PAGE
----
Monthly Archives

December 2017

Elections, International

A look at Liberia’s Peaceful Transfer of power and the history behind it

Liberia’s 2017 Presidential Election marks the first time in 70 years that a peaceful transition of power has taken place in the nation.  Liberia was once a growing and well-functioning state in the post WWII era, but a serious of coups and civil wars destroyed the nationals prosperity and infrastructure.  Now, when most in The West think of Liberia they think of its chaos in the last 3 decades.  However, Liberia’s recent elections reflect a shift toward stability.  This article takes a look at Liberia’s troubled history as well as the recent elections that have allowed stability to come to the nation. Continue Reading


Where Your Christmas Tree Comes From

The United States is in the middle of a nationwide Christmas Tree Shortage; a result of under-planting during the Great Recession.  You may have felt this when going out for a tree this year: being stung by higher than normal prices or finding your favorite lot out of trees.  Areas that rely entirely on imports, like Miami, have seen lots run of of stock weeks earlier than normal.   These shortages and prices are likely to last another year or two.   Christmas Trees take 7-10 years to grow so we are right in the middle of harvesting trees that would have to have been planted during the recession; when collapsing prices and tight finances resulted in less planting being done.  In a few years we are expected to move out of this shortage in supply.  So all this drama begs the question:  where do your Christmas Trees come from? Continue Reading


Catalonia’s Regional Elections Give Independence Parties a Majority

In October of 2017, Catalonia, a semi-autonomous region of Spain, held a referendum on becoming an independent nation.   The measure passed when opponents boycotted; setting of a chaotic series of events when the Spanish Government moved to strip the region of its autonomy and dissolve the regional parliament (at the time controlled by pro-independence parties).  This followed violent clashes with police on the day of the referendum itself.   Spain ordered a new regional election for the region, hoping that anti-independence parties would win a majority.  The election was expected to be close, as the issue of independence splits nearly evenly in the region and has for years. Continue Reading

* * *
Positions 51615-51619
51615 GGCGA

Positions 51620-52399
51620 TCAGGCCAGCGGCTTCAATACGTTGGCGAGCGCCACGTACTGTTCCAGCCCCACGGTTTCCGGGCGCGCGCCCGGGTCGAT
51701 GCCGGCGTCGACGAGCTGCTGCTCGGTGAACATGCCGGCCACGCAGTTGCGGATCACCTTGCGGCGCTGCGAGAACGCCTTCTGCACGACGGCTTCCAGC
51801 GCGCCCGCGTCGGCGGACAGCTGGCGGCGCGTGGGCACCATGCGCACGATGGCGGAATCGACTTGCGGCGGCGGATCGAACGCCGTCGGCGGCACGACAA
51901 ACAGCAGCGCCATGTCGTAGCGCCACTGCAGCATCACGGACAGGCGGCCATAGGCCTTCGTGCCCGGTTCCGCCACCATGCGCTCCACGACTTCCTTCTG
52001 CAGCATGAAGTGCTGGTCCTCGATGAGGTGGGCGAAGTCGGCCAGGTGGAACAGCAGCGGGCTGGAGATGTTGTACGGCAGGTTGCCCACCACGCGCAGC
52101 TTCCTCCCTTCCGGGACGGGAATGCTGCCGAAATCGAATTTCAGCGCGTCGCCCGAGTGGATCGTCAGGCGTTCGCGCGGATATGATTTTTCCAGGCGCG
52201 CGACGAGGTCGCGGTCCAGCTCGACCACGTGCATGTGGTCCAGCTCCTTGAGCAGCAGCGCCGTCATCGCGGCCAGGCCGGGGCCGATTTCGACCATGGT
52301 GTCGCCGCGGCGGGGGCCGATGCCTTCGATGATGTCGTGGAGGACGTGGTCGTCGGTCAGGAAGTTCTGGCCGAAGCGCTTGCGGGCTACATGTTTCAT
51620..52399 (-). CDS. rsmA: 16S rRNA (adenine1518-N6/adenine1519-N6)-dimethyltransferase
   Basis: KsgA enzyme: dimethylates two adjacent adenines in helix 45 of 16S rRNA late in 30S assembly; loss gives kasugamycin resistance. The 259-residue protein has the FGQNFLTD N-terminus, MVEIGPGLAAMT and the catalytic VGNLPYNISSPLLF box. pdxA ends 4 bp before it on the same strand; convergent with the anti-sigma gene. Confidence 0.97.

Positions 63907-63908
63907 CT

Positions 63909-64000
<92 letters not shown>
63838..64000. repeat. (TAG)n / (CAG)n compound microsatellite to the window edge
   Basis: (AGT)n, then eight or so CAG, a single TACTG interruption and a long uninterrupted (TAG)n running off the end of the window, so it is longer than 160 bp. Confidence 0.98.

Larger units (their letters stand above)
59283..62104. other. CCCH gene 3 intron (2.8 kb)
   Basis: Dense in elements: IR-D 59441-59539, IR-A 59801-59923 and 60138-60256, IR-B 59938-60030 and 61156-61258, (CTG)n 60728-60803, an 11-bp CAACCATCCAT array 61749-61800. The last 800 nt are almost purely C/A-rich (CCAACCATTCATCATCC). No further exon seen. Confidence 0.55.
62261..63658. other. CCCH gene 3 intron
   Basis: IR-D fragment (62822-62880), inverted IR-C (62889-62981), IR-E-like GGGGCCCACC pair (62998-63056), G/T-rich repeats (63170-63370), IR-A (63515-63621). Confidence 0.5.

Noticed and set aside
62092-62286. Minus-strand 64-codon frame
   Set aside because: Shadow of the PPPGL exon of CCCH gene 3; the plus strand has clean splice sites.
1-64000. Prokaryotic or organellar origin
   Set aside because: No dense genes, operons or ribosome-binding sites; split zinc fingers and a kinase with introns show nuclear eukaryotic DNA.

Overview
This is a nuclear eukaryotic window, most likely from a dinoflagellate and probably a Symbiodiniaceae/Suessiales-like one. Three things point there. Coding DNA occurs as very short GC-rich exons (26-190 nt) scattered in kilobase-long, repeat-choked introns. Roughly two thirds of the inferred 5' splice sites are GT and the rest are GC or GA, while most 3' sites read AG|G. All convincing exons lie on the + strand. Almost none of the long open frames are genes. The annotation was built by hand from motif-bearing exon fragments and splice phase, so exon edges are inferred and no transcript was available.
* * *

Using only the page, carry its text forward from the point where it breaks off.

Sweet Home Alabama: How Doug Jones Won

Well, that was one hell of a political earthquake.  For the first time since 1992, a Democrat has won a US Senate Election in Alabama.  Democrat Doug Jones, a US Attorney, defeated former Alabama Chief Justice Roy Moore by 1.5% of the vote.  Moore, always a controversial figure in Alabama politics, finally became too toxic for voters to support any longer.   Moore’s hard-right positions and lack of respect for the law already made him a weak candidate.  However, accusations from multiple men and women that Moore had a habit of dating and hitting on teenage girls when he was in his 30s put the race into chaos in November.  Jones, meanwhile, was a prosecutor who gained attention in the late 90s for prosecuting the culprits of the 1963 African-American church bombing that killed 4 little girls.  Jones ran an aggressive operation to swing over moderate Republicans and get African-American Democrats to surge to the polls; propelling him to a narrow win in a state that backed Trump by over 25% just one year ago. Continue Reading

Holidays, Religion

Hanukkah Article: The Geography of Jews in America

December 12th marks the beginning of the 2017 Hanukkah celebration.   This holiday marks a holy celebration in the Jewish community of the rededication of the Second Temple.  It is also a time for children to create dreidels and menorahs in arts and crafts class (fond memories).   To mark the start of this celebration, I decided to take a look at the Jewish population in America. Continue Reading

Elections, Municipal, Race, Redistricting

Leon’s Charter Review Board is Considering Proposals that will weaken African-American electoral power

Leon County, Florida is currently in the middle of going through its Charter Review process.   The county, home to Florida’s capital, became a charter county in 2002, and every eight years the county commission appoints individuals to the ‘Charter Review Board’ to consider changes that can be put forward to the voters.   It has come to my attention, however, that the board is debating two proposals, which, if passed, would severely hamper minority voters in the county. Continue Reading